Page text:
What Causes a Miscarriage?
Miscarriages are described as the loss of a pregnancy prior to the 20th week. In many instances, the woman might not even realize she is pregnant because she might miscarry before she has even missed her menstrual period. Generally, however, around 15 to 25 percent of known pregnancies end in a miscarriage. Over 80 percent of those occur within the first trimester. A miscarriage can occur after the 20th week of pregnancy, but those are rare.
The majority of miscarriages occur because of chromosomal abnormalities that are not inherited by either parent but that abruptly develop in the unborn baby. Most often, the miscarriage occurs because the baby would not be able to survive. Miscarriages can occur for other reasons as well. They are as follows:
• Hormonal problems
• Uterine abnormalities
• Immune system responses
• Diabetes or thyroid conditions in the mother
• Physical problems in the mother
• Being over 35
• Problems with the cervix
• Recurrent miscarriages (three or more)
Are Multiple Miscarriages a Sign of Infertility?
Sadly, approximately four percent of couples end up experiencing recurrent miscarriages. At this point, miscarriage and fertility become a worrisome issue. However, there is hope because there are options for these couples that can help them to conceive and go on to enjoy a healthy pregnancy.
Anyone who has experienced multiple miscarriages will want to get support and answers to their numerous questions. Medicine has advanced considerably over the years and there is the option of infertility and genetic testing that can help couples to regain control over their fertility.
Testing Available for Couples Who Experience Miscarriage
There are certain tests available for couples who have experienced miscarriage. These are as follows:
• Genetic Karyotype: Couples who have experienced several miscarriages, generally three or more, who are considering trying to conceive naturally or through in-vitro fertilization (IVF), should consider this type of test. Genetic karyotype testing checks for chromosomal abnormalities that can present the risk of miscarriage and a baby being born with a genetic issue.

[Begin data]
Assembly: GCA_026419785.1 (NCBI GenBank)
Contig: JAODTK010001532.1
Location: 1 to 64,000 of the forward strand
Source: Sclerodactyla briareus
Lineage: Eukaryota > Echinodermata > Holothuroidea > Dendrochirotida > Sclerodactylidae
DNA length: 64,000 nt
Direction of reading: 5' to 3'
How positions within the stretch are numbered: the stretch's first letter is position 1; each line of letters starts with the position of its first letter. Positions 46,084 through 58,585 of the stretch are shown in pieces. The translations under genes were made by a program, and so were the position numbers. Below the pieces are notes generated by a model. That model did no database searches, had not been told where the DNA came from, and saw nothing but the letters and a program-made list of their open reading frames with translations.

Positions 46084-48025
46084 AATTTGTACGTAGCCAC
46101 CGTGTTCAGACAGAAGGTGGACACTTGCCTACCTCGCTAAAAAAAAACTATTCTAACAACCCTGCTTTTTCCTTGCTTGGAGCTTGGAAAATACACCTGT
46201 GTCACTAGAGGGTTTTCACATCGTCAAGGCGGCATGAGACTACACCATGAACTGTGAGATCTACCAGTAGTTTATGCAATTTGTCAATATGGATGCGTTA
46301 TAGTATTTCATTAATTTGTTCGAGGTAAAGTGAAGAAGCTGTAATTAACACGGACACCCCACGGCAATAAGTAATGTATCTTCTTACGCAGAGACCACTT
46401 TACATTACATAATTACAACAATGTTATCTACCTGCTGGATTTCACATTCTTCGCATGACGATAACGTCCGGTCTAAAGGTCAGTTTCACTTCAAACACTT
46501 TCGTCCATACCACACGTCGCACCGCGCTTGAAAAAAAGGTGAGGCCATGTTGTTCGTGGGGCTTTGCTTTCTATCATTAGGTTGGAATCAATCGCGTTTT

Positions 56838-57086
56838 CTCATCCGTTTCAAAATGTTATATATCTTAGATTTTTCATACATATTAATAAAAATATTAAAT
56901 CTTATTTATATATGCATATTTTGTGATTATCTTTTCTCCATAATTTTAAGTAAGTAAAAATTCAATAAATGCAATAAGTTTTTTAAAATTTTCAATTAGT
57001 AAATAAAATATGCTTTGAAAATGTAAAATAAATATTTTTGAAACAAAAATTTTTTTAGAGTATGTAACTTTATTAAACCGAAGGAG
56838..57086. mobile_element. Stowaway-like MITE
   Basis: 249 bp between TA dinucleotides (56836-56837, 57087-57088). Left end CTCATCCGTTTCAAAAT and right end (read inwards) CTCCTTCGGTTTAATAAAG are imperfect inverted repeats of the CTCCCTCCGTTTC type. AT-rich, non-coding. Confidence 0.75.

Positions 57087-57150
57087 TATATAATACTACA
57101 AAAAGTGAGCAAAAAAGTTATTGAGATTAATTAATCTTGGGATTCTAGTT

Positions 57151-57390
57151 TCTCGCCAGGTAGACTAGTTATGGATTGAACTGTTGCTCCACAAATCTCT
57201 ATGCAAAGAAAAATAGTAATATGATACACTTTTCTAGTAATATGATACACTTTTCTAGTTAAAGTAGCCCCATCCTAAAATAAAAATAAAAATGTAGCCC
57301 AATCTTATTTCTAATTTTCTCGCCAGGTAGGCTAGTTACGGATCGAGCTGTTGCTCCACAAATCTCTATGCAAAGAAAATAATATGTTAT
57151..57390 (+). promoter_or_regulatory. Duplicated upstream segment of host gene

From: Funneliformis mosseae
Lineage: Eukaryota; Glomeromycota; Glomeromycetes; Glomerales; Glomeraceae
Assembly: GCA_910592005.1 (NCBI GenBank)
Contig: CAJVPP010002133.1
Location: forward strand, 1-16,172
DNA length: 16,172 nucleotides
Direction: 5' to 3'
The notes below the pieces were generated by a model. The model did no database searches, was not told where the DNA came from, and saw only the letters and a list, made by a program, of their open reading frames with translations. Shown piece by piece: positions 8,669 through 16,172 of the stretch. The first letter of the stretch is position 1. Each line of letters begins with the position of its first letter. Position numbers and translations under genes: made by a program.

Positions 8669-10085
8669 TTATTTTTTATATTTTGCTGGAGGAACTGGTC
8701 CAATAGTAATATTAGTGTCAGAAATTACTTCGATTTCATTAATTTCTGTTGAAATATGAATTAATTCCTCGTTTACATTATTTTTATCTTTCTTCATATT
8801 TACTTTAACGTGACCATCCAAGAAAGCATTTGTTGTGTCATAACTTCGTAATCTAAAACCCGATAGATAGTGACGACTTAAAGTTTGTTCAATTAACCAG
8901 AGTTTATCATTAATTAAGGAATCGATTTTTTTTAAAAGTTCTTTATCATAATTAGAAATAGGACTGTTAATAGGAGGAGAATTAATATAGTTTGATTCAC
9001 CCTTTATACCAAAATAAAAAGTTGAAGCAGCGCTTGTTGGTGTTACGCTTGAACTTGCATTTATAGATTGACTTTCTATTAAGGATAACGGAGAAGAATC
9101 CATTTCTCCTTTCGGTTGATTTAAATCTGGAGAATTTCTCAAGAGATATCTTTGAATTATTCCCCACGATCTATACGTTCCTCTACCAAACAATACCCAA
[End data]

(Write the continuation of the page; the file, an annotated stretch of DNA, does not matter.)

• PGS (Preimplantation Genetic Screening): This type of test is recommended for people who have a high risk due to a family history of genetic problems like cystic fibrosis or fertility issues and have a history of recurrent miscarriages. It can check for healthy embryos for couples who plan on using IVF so that the embryos can implant and develop in a normal and healthy manner.
• Fetal Tissue Testing: This type of testing is done on the fetal tissue after a miscarriage. It is done to determine why the pregnancy didn’t develop and progress normally and can bring couples some answers. It is recommended for couples who have no known risks for miscarriage. Unfortunately, it doesn’t always result in a conclusive answer.
Solutions for Infertility
When it is discovered that you have a correlation with miscarriage and infertility, you can seek help from your doctor to conceive and have a normal, healthy pregnancy. Couples have the following options:
• Artificial Insemination: The sperm is inserted into the woman through a tube, which helps with conception when there are issues like low sperm count or problems with cervical mucus. It is frequently used with a medication known as Clomid.
• Assisted Reproductive Technology (ART): ART is done by removing the woman’s eggs and directly fertilizing them with her partner’s sperm. After fertilization, one or more embryos are inserted into the woman.
• In-Vitro Fertilization (IVF): IVF is a type of ART, but multiple embryos are placed inside the woman.
Remember, if you have experienced miscarriage and infertility, it’s important to not lose hope. There are options that can help you to have the family of which you’ve always dreamed.